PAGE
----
Month: November 2010

How to Light a Fire: The Keith Richards Method

keith-richards-pirates-18-10-10-kcPassion is the nuclear reaction at the core of every talent. It’s the glowing, inexhaustible energy source. It’s also pretty darn mysterious.

Where does intense passion come from? How does it start, and how is it sustained?  How does someone fall wildly in love with math or music, stock trading or figure skating?

Most of us intuitively think of passion as uncontrollable — you have it or you don’t, period. In this way of thinking, passion is like a lightning strike, or a winning lottery ticket. It happens to the few, and the rest of us are out of luck.

But is that true?  Or are there smart ways to increase the odds?

We get some insight into that question from none other than Keith Richards, whose book Life just came out. My favorite part of the book (and that’s saying something) is the part where Keith tells how he fell in love with music, and specifically with the guitar. The process went like this:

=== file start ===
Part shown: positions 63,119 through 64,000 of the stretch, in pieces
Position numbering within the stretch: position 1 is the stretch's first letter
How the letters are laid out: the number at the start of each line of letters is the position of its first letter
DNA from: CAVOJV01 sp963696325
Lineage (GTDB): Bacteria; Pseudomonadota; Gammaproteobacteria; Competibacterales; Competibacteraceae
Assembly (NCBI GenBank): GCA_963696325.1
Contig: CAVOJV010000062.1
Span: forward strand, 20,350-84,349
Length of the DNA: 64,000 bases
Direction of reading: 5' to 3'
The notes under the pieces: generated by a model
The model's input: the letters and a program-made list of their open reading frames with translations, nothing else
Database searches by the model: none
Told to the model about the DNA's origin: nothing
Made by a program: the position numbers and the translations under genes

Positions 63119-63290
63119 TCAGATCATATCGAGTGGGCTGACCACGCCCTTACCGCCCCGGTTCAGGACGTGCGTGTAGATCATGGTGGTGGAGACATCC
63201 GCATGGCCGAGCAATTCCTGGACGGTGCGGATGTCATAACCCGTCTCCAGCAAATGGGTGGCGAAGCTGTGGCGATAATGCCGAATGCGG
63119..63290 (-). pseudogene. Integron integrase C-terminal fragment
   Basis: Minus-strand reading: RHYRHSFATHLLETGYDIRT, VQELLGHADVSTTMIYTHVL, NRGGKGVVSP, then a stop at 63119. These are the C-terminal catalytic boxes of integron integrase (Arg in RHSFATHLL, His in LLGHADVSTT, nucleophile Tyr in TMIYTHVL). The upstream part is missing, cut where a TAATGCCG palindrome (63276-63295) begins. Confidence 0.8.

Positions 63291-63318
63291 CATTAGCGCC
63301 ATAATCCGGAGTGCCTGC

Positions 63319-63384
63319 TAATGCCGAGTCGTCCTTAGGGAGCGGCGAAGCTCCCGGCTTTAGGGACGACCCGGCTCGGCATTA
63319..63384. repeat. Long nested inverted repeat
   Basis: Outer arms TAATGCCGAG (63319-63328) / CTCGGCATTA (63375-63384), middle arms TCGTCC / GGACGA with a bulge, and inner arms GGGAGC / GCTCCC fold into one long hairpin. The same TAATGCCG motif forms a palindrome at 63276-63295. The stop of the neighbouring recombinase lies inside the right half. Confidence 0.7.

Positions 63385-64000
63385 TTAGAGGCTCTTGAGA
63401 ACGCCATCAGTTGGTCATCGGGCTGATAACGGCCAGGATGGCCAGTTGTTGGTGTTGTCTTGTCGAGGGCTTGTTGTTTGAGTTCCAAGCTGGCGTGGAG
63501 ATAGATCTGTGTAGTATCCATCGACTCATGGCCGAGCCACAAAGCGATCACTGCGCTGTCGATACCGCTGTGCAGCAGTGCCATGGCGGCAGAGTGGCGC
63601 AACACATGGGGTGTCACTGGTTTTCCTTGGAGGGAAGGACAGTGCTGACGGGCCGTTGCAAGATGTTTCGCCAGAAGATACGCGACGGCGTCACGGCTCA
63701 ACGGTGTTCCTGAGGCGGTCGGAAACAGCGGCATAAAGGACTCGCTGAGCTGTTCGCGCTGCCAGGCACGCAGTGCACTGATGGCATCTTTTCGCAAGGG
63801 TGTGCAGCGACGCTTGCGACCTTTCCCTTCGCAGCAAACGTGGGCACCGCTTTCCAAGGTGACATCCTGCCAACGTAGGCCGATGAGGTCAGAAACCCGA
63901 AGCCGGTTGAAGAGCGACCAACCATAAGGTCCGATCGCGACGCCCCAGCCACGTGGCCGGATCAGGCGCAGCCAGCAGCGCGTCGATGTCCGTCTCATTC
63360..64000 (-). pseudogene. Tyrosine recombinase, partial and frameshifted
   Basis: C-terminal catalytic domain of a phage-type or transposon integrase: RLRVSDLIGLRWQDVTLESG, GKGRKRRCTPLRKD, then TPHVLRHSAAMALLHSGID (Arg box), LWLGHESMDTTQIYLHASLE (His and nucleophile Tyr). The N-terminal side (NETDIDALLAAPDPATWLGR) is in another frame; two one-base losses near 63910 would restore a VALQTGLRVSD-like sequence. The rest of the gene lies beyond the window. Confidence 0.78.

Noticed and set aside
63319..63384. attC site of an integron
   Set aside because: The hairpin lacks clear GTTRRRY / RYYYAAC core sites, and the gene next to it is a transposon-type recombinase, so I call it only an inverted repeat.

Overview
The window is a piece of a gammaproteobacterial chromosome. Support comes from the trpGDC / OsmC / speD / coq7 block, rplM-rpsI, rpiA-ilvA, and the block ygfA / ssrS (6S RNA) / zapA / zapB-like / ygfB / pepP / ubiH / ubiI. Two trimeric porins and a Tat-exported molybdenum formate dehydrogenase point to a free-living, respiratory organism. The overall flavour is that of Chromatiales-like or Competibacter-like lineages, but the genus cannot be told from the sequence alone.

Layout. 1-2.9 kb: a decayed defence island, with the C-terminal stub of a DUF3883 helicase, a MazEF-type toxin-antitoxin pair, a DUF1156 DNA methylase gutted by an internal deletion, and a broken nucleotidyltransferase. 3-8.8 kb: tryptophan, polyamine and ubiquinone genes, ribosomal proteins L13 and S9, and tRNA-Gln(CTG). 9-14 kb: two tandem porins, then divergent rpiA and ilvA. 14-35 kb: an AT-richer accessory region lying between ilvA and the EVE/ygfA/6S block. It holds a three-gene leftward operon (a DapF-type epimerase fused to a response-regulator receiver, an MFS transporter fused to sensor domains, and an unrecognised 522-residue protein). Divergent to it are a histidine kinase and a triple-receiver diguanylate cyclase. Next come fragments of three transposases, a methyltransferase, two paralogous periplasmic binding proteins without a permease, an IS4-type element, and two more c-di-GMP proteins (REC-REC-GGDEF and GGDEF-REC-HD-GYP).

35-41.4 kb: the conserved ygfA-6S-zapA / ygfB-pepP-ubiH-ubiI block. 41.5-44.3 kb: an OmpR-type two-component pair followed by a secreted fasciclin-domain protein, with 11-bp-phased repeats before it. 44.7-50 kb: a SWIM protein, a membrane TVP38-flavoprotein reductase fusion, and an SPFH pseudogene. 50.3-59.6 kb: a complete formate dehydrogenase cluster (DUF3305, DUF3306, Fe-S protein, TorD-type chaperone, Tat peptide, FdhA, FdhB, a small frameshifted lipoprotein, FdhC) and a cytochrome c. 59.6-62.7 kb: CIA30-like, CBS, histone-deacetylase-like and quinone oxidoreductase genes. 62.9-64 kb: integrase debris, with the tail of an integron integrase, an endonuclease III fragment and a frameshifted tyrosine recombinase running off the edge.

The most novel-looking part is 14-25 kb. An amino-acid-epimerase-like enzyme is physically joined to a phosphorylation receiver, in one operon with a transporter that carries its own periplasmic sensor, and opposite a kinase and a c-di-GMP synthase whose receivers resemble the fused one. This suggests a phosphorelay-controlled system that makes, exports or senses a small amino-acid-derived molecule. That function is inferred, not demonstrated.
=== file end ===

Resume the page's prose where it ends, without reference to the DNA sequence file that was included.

Step one: Keith’s Grandpa Gus, who was a former musician and a bit of a rebel, noticed that Keith liked singing.

Step two: whenever young Keith would come over, Gus placed a guitar on on top of the the family piano. Keith noticed. Gus told him, when he was taller, he could give it a try.

Step three: one momentous and unforgettable day, Gus took the guitar down from the piano, and handed it to Keith. From that moment, Richards was hooked (his first addiction). He took the guitar everywhere he went.

As Richards writes:

“The guitar was totally out of reach. It was something you looked at, thought about, but never got your hands on. I’ll never forget the guitar on top of his upright piano every time I’d go and visit, starting maybe from the age of five. I thought that was where the thing lived. I thought it was always there. And I just kept looking at it, and he didn’t say anything, and a few years later I was still looking at it. “Hey, when you get tall enough, you can have a go at it,” he said. I didn’t find out until after he was dead that he only brought that out and put it up there when he knew I was coming to visit. So I was being teased in a way.”